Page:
War with France gets underway, bringing Spanish emissaries to court on behalf of the emperor. As Charles and Henry both look forward to reliving their youth in battle, Henry marries Catherine and leaves the kingdom in her charge as regent as he goes off to France.
This was another jam-packed episode that should have worked. It had it all—Henry's new marriage, large scale battle scenes in France, and a great deal of machinations behind the scenes in court. Yet this episode suffers from the same problems as recent ones—too much, too fast. And too many now, who is that again, characters.
We get more characters piled on to the story, including some historical, and some just for no good reason at all, amounting to an episode that falls short of what it could have been given the expense that was obviously lavished upon it. The writers continue to weigh these episodes down with too many short and erratic scenes. A beautiful looking muddle this time around.
War preparations are nearly complete as the Spanish make an unofficial visit to court, alarming the French ambassador. Henry appoints Charles as head of the English forces and various lords, including Surrey, get high level positions. Edward Seymour will not be accompanying the army, given his opposition to the war (he fears if Henry is killed in battle, the kingdom will be placed in jeopardy). The Spanish in court are greeted by Mary, who flatters them in Spanish and reminds them of their kinship through her much loved mother, Catherine of Aragon.
Henry weds Catherine, but it's evident his health is slowly failing, but unlike previous wives, Catherine takes his side to nurse him back to health. She is also determined to bring the entire family together, asking to have Elizabeth brought to court to be closer to her father. She also receives Prince Edward and assures him his father loves him very much and would see more of him if he could.
Bishop Gardiner, however, suspects Catherine as being a secret protestant and intends to prove it. He and his allies are alarmed when Henry leaves the queen as regent in his absence. Henry's return to health also brings more erratic behaviour, as he demands the army ready itself faster than they have planned.
We then jump to France where the army is laying siege to the town of Boulogne. As Charles comments, this war is being fought with guns, unlike the ones of his youth. Two new characters, commoners Richard and Harry are introduced, one working on a tunnel under the walls, and the other a sniper attempting to kill French officers.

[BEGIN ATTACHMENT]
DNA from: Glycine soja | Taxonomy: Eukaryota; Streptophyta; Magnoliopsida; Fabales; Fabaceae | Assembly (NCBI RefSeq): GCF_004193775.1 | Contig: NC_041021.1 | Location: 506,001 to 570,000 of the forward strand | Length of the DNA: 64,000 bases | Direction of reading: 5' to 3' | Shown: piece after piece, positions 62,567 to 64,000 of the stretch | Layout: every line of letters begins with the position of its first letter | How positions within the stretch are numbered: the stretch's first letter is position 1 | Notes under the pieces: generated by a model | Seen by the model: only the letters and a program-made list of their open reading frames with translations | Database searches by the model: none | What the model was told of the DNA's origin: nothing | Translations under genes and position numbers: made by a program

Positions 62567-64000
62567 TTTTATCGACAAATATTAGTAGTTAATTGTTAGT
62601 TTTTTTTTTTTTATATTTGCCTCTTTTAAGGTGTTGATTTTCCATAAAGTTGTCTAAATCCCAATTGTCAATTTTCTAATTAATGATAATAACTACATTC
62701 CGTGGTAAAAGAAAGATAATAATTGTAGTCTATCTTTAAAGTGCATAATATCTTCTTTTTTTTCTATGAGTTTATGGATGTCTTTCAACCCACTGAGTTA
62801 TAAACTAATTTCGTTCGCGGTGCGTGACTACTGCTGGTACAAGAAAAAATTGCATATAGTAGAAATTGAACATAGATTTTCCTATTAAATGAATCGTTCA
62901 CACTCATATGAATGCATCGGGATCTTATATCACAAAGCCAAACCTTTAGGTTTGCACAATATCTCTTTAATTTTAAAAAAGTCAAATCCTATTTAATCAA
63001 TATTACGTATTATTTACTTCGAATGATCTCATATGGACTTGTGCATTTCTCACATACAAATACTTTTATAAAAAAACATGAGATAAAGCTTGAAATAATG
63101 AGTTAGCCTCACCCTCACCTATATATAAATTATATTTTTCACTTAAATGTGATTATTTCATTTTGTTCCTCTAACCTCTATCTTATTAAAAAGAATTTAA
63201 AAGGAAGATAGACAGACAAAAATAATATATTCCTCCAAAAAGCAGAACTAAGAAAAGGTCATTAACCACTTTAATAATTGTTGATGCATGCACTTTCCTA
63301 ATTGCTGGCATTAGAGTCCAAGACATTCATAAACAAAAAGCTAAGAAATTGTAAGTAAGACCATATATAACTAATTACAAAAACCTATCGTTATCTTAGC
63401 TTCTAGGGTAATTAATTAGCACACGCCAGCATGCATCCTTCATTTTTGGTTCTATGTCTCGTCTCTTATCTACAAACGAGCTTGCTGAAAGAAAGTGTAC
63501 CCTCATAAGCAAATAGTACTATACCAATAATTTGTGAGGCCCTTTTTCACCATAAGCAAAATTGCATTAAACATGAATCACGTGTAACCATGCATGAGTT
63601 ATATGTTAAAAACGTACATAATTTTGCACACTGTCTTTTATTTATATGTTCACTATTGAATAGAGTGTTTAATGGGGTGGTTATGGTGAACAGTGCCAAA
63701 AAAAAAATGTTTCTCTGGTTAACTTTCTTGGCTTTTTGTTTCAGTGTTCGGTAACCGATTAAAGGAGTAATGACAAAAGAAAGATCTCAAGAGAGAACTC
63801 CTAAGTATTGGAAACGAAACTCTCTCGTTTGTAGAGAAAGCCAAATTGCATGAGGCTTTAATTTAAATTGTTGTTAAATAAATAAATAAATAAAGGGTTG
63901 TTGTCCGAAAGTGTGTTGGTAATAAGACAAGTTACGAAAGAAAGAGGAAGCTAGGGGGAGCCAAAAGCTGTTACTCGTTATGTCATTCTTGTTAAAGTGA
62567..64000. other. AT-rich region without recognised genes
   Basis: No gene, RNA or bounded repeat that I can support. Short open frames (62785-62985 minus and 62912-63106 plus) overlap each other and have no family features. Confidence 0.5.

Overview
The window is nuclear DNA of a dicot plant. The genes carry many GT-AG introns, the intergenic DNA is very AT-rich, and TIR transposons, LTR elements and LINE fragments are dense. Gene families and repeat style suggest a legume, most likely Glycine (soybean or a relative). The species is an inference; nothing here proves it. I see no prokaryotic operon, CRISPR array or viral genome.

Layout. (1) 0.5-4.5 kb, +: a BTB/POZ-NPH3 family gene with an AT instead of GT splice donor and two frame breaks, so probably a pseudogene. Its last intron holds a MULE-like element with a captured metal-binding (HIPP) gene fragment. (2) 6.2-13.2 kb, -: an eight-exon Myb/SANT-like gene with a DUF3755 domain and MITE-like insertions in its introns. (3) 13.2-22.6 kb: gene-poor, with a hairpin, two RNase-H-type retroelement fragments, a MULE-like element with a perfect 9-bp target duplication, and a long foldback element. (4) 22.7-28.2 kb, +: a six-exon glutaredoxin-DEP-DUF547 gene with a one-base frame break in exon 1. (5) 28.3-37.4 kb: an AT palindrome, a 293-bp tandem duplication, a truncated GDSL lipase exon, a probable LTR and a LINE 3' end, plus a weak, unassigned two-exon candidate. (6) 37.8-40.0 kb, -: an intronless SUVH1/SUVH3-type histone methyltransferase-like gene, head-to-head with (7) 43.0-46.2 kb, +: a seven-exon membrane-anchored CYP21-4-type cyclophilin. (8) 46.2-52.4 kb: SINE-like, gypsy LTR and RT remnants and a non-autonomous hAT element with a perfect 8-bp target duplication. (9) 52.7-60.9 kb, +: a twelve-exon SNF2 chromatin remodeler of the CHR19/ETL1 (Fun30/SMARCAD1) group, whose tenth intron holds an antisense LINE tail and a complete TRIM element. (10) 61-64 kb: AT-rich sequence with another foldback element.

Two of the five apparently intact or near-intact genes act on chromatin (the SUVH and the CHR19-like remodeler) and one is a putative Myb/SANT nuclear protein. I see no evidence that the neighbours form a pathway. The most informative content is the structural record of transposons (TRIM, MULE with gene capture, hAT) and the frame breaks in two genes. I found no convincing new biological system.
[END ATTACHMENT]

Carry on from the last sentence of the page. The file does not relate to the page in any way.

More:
Catherine appoints the former Bishop Hugh Latimer, her uncle, as her chaplain. He was removed by Gardiner for his heretical talk (that the bible should be read by all people). Catherine agrees with his views, but asks him to keep his opinions quiet from Mary who would be outraged if she learned the queen held such beliefs.
Catherine is advised by her lady, Anne, that she must keep her views discrete. Catherine knows this, but admits that while she didn't want to marry the king, she can at least use the position to further her cause...the spread of the Reformation.
The tunnel construction is the plan of an Italian advisor, and is to collapse the town wall in two weeks. The French break out through their own tunnel and Surrey is dispatched to get them. In the altercation, Charles finds a girl posing as a soldier whose father is injured. Her name is Brigitte, and he takes her back to his tent as his prisoner. She tells him the French think his king is a monster and will never surrender the town.
Catherine writes a loving letter to the king, professing her love for him. Henry is advised that dysentery has broken out in the army. As Charles and Surrey discuss the tunnel, Surrey believes the Italian advisor is mad, and perhaps the king is too.
A nice looking mess. Sadly, this episode should have been one of the best of the series, bringing more spectacle in the war with France. But what purpose was the introduction of Harry and Richard, if not to just show us the perspective of the common man in the battle? At this point, it is really irrelevant to the plot. What purpose will Brigitte serve, aside from giving Charles something to do other than skulk around at the loss of his youth? It is gratifying to finally see Charles doing something constructive.
The positive elements continue through this episode—Mary's growth and ambition, more of the entire Tudor clan, and the revelations in court that Catherine is a secret protestant and is using her new position to further her goals. Catherine is a likable character, much in the vein of Jane, so her schemes are not so harsh when viewed in the light of how genuine she is with Henry's children and in his own care. Much as she nursed her late husband, Latimer, she steps into the similar role with Henry, and provides him all the support and love he requires.
The French siege looks quite well done for television and the costuming is excellent. It's too bad the scenes were not given more time to develop, and less spent on packing as much dialogue and action into this one episode. Sadly, there are only a few episodes left, and I can grant the writers some latitude, given they have to compress so many events into one single season.